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Nuances of Change Management Across Hybrid IT Environments

Enterprise networks and IT environments can be a very unique type of organization to work with. No matter what division is involved, change management can be a stressful thing for an IT environment, if not handled correctly. If proper planning is made, then changes can go smoothly! Regardless, there are some nuances you want to keep in mind and problems to be sure to avoid. OTHER TEAMS WITHIN THE CHANGE MANAGEMENT PROCESS When it comes to change management, the team making the change generally has all of their ducks in a row. They have the change thought through, tested, and planned out. When it comes to making that change, they know who is doing what and exactly what needs to happen. Then the curveballs get thrown. How many times have you come across a situation like this: The network team wants to make a change bringing down the edge internet routers, while the server admins are doing a mail server migration to the cloud for a group of users. The loss of an edge connection causes the mailbox upload to stop and the server admins to exceed their allotted downtime window to complete the migration. This is probably not a scenario that is uncommon to many people working in enterprise IT environments. So many times, certain divisions can become very narrow-minded and have a lack of regard for other teams under the greater scope of the IT team as a whole. Those narrow-minded teams are choosing to only focus on their changes and projects. Breakdowns in communication like this have a tendency to escalate into larger, more difficult issues. The reality of the situation is that the teams involved may not even be part of your organization and may include providers like cloud vendors, for example. All of these teams, both internal and external, need to be included in the communication process when it comes to planning your changes. KNOW WHAT YOU ARE AFFECTING DOWNSTREAM It’s no surprise that enterprise IT structures can be very complex topologies with many different technologies in play. When it comes to change management, there are so many devices that rely on each other, that serious thought needs to be given when planning upcoming technical changes, whether they are on the network, server, or desktop side of things. Take network changes, for instance. Simple additions of routes can fix issues with certain network devices, while breaking end-to-end connectivity for others. Dynamic routing protocols can amplify these minor changes as they are shared between devices. Server environments can have this issue as well. Virtual datacenter changes can affect multiple physical hosts containing a wide range of virtual servers. Again, even minor changes can be amplified to affect a large number of devices and users. The due diligence that going into planning IT changes ensures that you as the admin are fully aware of all devices that will be affected when the changes are made. BE AWARE OF YOUR HYBRID ENVIRONMENT Local IT changes are one thing. You can make your changes and can always have local "console" access if needed in the event of something going wrong. In hybrid IT environments, this may not always be the case. Remotely hosted servers such as web servers or cloud hosted domain controllers need special consideration when it comes to the administration process. On-premises processes, such as restoring from a backup, can be very different when taking place on a device hosted in the cloud. Being aware of the affected devices for a change, their location, and the details of their management is ever more important as hybrid IT environments are becoming so common. PREPARING A STRONG CHANGE MANAGEMENT PLAN My personal strategy for change management is made up of four particular steps that I always make sure to follow to ensure a smooth change process.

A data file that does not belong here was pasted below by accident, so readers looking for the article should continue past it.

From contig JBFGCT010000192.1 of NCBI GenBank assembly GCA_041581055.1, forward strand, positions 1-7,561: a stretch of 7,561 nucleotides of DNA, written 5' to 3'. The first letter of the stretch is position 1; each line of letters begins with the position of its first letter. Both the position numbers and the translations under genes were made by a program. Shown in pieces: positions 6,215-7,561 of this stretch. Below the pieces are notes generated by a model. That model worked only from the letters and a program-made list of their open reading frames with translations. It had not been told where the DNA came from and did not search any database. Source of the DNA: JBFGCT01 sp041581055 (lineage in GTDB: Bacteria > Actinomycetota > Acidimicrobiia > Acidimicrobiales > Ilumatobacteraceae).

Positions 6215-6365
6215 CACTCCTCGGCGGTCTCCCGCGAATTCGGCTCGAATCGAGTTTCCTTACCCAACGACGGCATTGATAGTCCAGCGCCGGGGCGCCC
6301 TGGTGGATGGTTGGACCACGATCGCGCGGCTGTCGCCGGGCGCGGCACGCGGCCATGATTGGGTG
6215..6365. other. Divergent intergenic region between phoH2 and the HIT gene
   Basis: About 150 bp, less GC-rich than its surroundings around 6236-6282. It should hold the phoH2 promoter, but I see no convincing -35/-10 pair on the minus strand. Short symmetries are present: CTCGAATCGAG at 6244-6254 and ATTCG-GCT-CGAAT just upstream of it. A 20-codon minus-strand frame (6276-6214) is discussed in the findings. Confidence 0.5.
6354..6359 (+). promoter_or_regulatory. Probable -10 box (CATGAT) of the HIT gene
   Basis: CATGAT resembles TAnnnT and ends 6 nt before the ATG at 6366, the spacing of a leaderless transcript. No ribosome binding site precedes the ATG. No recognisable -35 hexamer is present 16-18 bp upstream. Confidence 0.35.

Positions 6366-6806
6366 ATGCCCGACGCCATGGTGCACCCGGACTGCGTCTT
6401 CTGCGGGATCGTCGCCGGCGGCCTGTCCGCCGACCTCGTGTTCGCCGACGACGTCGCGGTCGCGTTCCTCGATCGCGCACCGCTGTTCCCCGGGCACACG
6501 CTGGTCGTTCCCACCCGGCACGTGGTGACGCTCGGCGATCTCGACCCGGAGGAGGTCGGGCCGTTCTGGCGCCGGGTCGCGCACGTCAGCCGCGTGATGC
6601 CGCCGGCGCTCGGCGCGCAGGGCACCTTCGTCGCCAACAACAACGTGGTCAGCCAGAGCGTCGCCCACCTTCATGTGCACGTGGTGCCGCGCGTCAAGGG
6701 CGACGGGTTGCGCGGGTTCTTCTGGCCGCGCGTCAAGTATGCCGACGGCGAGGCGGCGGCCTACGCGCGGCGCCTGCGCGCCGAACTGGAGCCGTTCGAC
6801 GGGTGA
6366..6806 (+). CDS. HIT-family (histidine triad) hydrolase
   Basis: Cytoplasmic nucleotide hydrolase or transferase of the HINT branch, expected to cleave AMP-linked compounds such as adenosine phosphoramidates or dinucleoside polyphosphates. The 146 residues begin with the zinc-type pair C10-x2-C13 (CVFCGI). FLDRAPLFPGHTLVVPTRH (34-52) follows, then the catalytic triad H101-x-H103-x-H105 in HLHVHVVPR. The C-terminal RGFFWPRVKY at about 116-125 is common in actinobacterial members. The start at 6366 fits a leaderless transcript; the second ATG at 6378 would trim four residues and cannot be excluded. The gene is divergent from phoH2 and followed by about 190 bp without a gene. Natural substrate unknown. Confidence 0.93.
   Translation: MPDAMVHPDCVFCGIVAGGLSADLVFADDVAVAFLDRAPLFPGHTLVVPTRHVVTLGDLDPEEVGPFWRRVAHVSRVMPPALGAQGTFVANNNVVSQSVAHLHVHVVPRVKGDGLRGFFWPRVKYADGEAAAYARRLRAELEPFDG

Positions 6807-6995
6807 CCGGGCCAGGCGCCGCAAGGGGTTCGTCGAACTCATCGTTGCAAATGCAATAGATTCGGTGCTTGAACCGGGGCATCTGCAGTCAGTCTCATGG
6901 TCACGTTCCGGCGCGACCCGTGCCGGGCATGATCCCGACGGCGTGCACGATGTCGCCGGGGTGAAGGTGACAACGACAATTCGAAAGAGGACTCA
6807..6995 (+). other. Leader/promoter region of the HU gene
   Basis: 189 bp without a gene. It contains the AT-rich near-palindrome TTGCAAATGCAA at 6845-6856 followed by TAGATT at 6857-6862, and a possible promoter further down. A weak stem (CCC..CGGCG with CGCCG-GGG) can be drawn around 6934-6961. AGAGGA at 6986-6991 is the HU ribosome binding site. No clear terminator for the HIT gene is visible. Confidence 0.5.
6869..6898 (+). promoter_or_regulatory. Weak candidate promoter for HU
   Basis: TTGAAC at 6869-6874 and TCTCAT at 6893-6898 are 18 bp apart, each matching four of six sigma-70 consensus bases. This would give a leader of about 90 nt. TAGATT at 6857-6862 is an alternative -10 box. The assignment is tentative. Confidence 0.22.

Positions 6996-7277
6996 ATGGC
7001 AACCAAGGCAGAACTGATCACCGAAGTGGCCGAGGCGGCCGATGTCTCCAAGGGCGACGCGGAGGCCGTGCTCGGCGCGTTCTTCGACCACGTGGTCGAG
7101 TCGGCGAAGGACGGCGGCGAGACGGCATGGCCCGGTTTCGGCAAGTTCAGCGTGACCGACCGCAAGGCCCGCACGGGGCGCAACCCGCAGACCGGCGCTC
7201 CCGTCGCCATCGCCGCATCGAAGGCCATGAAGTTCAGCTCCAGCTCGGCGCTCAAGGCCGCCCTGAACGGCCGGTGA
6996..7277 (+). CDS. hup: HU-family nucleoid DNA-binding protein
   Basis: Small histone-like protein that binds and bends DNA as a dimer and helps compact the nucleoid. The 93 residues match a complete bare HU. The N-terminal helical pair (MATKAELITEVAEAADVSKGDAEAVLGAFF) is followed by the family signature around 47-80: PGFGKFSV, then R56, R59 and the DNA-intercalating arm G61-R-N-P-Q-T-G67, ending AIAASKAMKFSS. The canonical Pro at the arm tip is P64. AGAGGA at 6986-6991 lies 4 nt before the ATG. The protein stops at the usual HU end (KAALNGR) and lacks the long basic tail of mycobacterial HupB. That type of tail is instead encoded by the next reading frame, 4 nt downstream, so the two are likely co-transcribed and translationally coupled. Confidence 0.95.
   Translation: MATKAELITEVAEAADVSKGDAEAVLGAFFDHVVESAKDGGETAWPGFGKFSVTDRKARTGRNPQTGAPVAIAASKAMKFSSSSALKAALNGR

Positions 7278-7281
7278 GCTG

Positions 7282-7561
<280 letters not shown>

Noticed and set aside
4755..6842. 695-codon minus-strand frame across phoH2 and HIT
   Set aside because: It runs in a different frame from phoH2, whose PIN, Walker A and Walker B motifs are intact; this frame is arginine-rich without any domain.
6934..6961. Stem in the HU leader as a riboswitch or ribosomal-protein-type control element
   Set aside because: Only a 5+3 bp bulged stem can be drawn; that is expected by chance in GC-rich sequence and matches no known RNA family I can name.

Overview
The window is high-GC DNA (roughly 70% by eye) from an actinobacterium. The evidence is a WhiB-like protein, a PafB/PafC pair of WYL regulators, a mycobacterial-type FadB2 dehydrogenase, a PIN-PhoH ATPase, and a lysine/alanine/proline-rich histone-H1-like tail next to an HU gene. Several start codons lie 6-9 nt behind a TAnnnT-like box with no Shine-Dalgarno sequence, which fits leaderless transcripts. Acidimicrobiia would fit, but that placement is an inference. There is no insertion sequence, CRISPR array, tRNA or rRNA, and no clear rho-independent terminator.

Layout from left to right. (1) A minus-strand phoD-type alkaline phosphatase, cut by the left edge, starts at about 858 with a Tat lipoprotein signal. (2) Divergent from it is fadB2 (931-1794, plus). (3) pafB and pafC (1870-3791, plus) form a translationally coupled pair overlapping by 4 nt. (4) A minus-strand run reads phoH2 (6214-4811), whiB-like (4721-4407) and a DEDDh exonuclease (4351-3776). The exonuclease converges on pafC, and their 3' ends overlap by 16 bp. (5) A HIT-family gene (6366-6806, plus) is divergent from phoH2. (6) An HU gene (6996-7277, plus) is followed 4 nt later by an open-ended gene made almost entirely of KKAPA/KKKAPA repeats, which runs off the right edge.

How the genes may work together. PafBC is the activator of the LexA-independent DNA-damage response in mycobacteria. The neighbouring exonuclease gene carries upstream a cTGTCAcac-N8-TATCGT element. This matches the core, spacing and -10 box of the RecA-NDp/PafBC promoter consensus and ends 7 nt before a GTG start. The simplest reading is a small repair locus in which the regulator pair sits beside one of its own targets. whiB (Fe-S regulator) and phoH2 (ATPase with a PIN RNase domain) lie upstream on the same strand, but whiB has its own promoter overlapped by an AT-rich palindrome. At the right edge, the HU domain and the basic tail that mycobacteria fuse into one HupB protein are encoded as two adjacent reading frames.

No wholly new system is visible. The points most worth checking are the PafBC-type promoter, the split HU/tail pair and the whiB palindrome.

1. Have a documented scope of work.
  2. Communicate the process to all affected parties ahead of time: on-premises and remote.
  3. Complete prep work beforehand where possible.
  4. Always have a backup plan and or a rollback process.
Documented scopes of work ensure that everyone is on the same page and all of the steps that need to be accomplished during the change are laid out ahead of time. This ensures everyone is on the same page and all required tasks get taken care of and not forgotten. Once this plan is developed, you can effectively communicate this process to all affected parties. As long as this is communicated in advance other affected users and teams can send any questions or concerns they may have. With maintenance windows getting smaller and smaller prep work can be very beneficial when it comes to the change management process. This can include scripting changes, downloading updates ahead of time, and even scheduling automated tasks. Focusing on these tasks ahead of time can save you valuable time and effort when the window for your change takes place. Lastly, always have a backup plan. This could be as easy as a simple configuration or data backup or even be a bit more involved like a full rollback process. Either way, make sure that if things go south, you have a process laid out that you can follow. This ensures you are never in a situation where there is an “I don’t know what to do” moment, and that’s what is important. The change management process does not need to be a difficult thing no matter what size your organization might be. With a little bit of planning and some attention to detail, you can ensure that your maintenance windows are stress free and go off without a hitch!
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Kevin Blackburn
Kevin Blackburn is a Senior Network Engineer based near Akron, OH. Through his employment and personal study, Kevin has worked with mainly Cisco equipment day-to-day…
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